In chapter one, Tolstoy includes the Declaration of Non-Resistance by the Englishman William Lloyd Garrison who was responsible for getting slavery abolished in Britain way before the USA did. I didn't know though that Garrison had penned such a declaration and even founded a society for this purpose in Boston in 1838 (is my ignorance showing or what?)! The declaration of non-resistance clearly lays out what it meant for Garrison and those who joined him to follow Christ. Also, in chapter one, Tolstoy shares an excerpt from Helchitsky's Net of Faith. I've shared the excerpt and then, the first para of Tolstoy's own summary below.  
"Christ, by means of his disciples, would have caught all the world in his net of faith, but the greater fishes broke the net and escaped out of it, and all the rest have slipped through the holes made by the greater fishes, so that the net has remained quite empty. The greater fishes who broke the net are the rulers, emperors, popes, kings, who have not renounced power, and instead of true Christianity have put on what is simply a mask of it."
Helchitsky teaches precisely what has been and is taught in these days by the non-resistant Mennonites and Quakers, and in former tunes by the Bogomilites, Paulicians, and many others. He teaches that Christianity, expecting from its adherents gentleness,meekness, peaceableness, forgiveness of injuries, turning the other cheek when one is struck, and love for enemies, is inconsistent with the use of force, which is an indispensable condition of authority.
Both of these writings have much with which I can identify. As a Christian, like Garrison, I am a citizen of God's Kingdom first. My allegiance is to Jesus. Citizenship on earth, a temporary home, is secondary. Like Helchitsky, I believe that history does show, that the gospel of Jesus Christ has been diluted, especially with regard to non-violence. Both of these men are correct that God chose poverty (simplicity), not wealth or power: Jesus was born to a poor couple, lived a simple life, and died a shameful death for others. He could have come as a rich King with power and authority but He did not.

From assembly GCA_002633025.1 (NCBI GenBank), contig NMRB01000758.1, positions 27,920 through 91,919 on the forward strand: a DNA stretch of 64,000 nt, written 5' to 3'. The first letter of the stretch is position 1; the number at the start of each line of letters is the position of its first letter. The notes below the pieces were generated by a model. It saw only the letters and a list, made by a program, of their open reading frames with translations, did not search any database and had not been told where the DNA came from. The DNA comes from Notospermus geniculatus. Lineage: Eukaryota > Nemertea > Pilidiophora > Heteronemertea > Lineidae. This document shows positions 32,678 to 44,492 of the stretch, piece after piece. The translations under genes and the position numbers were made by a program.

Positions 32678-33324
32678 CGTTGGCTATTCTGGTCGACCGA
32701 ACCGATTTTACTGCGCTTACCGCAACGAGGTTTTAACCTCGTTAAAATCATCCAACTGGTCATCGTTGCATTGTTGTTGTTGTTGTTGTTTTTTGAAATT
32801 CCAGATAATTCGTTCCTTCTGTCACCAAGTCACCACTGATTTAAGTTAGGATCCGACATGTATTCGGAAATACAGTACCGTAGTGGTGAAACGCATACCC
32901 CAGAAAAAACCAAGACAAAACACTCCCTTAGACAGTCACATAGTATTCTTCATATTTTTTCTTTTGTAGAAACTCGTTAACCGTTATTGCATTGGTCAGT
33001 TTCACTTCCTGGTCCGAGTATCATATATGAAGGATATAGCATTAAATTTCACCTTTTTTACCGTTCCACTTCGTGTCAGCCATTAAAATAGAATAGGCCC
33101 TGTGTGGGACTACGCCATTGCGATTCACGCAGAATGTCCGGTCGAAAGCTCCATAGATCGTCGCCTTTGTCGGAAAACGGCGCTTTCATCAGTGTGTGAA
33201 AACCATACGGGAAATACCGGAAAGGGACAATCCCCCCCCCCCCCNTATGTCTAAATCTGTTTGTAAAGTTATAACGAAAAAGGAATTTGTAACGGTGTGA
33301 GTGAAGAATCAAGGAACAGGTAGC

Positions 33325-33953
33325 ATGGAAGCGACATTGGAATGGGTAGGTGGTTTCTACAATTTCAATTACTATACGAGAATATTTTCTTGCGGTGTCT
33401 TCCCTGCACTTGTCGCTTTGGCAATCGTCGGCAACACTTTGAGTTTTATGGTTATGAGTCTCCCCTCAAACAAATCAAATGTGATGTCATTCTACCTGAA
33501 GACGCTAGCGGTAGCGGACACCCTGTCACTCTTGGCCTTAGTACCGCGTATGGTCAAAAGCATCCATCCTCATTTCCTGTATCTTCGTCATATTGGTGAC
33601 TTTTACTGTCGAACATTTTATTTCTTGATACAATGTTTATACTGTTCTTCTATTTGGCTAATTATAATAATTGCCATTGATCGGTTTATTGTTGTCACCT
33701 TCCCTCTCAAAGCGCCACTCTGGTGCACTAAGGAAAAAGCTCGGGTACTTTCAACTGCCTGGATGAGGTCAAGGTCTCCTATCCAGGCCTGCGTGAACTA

The Apostle Paul has given it to us in powerful language in Philippians 2: 5 but here's what I think it means to have the mind of Christ. Humility, simple living, one-on-one relationships (discipleship and mentoring friendships), small networks (old-fashioned neighborliness to the people right here in our face, in our lives, in our neighborhoods), charity (helping others, enemies included, near and far in our world), non-violence (not killing, hurting, or forcing others) and dying to self (sin, pride, longing for recognition, ambition, and so forth), are what Jesus, the God-Man role-modeled for us.

A few things before I close. One, I don't agree with everything in Garrison's declaration or Helchitsky's Net of Faith but that's going to have to wait for another post! Two, and this is important: I believe Christ called his followers to be non-violent and practice non-violence. What are the implications of Christ's non-violence for 21st century Americans today? Specifically, how does Christ's preaching about non-violence influence a truly Christian response to current hot-button national/public policy issues such as abortion, euthanasia, war, capital punishment, right to bear arms/gun control, and the free market economy?